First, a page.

An analog comparator 15 selects the smallest of the three signals logB.Pb and logG.Pg and logR. The selected signal will be termed Smallest logColor. The summing points 16, 17, and 18 subtract the Smallest logColor from the three signals from which it is choosen, resulting in three new signals, to be termed Y, M, C. At least one of last said signals equals zero, because it is obtained by substracting a factor from its own value. If i.e. logR is smaller than logB.Pb and logG.Pg then logR will become Smallest logColor and the summing point 18 will yield a signal C equalling zero. This means that the red part of the measured light spectrum is relatively weaker and so it needs no further reduction by cyan correction filtering. Signals Y and M are then proportional to the yellow and magenta correction filter densities needed, because they are proportional to the logarithmic density relation of the blue and green components, compared to the red component of the light. As soon as last siad filter densities will be applied the three signals Y, M, and C will automatically become zero.

This is clearly demonstrated to the operator because each of last said signals is visualised in a proportional light scale by means of light indicators 23, 24, and 25, which together constitute the colour star. The indicators are controlled by amplifiers 19, 20, and 21.

A preferred embodiment of my invention also contains an automatic exposure time meter. This will also be described underneath in conjunction with FIG. 2.

The same measuring signals of the analyser can be applied as input signals to the exposure time meter. As the analyser will steadily operate in such a way that at the correct colour balance a fixed relation exists between 3, G, and R, it is sufficient to use only one of the colour signals, instead of the sum or average of the three signals. In the described embodiment signal logR from the logarithmic amplifier 12 is used. It is converted by an inverter and exponential amplifier 28 into a signal S.10-logR, which is equal to (S/R). The operator can influence the proportional factor S through the sensitivity potentiometer 26. Like potentiometers 13 and 14 also 26 must be adjusted to correct for the specific sensitivities of enlarging paper and developer chemicals.

Many photosensitive materials require an exposure time that is inversely proportional to the exposing light intensity. In those cases signal (S/R) is directly proportional to the required exposure time. This exposure time is then displayed by display unit 29, preferably digital, and controlled by an analog to digital converter 30. This AtoD converter is provided with a hold-switch 31, enabling the operator to store the exposure time measured at the end of each measurement.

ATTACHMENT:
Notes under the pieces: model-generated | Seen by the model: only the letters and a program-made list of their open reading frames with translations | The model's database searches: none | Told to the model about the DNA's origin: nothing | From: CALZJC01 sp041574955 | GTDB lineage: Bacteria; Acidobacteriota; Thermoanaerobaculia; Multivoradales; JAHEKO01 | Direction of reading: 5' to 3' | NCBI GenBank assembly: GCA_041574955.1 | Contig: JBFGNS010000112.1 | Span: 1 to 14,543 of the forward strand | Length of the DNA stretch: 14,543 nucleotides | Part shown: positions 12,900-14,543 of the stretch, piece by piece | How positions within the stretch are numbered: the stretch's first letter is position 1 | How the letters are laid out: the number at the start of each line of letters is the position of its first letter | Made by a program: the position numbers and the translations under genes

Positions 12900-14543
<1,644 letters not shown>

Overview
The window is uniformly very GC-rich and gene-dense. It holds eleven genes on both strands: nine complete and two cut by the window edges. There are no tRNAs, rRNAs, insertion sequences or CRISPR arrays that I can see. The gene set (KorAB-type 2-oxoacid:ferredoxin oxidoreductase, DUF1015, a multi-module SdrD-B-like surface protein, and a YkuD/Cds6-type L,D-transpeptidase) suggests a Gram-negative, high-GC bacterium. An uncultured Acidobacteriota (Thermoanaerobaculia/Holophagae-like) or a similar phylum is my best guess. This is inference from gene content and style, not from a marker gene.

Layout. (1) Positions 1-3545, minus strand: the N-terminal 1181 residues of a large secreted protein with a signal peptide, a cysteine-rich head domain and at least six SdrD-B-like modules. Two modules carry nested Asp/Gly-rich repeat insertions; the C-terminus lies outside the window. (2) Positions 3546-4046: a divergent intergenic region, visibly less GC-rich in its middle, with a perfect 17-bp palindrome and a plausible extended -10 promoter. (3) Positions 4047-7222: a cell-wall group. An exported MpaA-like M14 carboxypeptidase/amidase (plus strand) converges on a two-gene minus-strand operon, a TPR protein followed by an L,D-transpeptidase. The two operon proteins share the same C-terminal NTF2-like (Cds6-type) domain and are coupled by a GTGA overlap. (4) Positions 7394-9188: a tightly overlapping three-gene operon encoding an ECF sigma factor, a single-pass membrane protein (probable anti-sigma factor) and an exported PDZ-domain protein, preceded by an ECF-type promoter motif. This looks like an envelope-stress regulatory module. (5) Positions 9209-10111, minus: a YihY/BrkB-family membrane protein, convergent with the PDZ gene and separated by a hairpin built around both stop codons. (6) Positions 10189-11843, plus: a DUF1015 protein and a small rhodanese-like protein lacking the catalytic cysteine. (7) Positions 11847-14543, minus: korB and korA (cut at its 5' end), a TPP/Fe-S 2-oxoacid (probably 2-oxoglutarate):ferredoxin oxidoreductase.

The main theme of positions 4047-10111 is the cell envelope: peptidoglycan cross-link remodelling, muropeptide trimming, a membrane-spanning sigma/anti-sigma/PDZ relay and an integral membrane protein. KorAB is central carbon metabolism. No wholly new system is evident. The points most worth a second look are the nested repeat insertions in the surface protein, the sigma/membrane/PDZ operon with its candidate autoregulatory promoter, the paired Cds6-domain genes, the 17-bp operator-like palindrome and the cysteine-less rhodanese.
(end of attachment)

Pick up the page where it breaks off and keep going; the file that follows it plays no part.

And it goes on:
The stored signal is transported to a timer 32, engaging relay 34 for the duration of the exposure time, after a start pulse is given with switch 33. A switch 35 enables the operator to to switch the enlarger either on, for adjusting and measuring, or off, to allow handling of the photosensitive material in complete darkness. Only said last condition of switch 35 allows relay 34 to switch the enlarger 36. Power for the enlarger, usually from the electric mains, is applied at the power terminals 37.

A reciprocity regulator 27, i.e. a switch or potentiometer, is added to the inverter and exponential amplifier 28, allowing multiplication of the signal logR by a variable factor, ranging at least from 1.0 to 1.2, before the exponent of -logR is taken.

Said factor being adjusted to 1.0 results in the exposure time being inversely proportional to the light intensity, as described before. Many enlarging papers for color however need a certain added extension of the exposure time in order to maintain equal density when low light intensities are used. This means that their sensitivity gradually decreases at lower light intensities. Experiments have shown that an even density can be maintained over an extended range of exposing time, namely from 2 to 100 seconds, by adjusting regulator 27 to a factor of 1.2.

Claims (1)

What I claim is:
1. A colour analyser for measuring the relative intensities of a plurality of frequency components of light, comprising:
sensor means for simultaneously developing a plurality of signals respectively proportional to the intensities of a plurality of frequency components of light;
means operative on said proportional signals for determining which one represents the frequency component having the least intensity and for subtracting that one signal from at least each of the other ones of said proportional signals;
display means for simultaneously displaying the results of said subtractions;
additional circuitry that converts one or more signals of the analyser automatically into an indication of an exposure time needed to properly expose photosensitive materials; and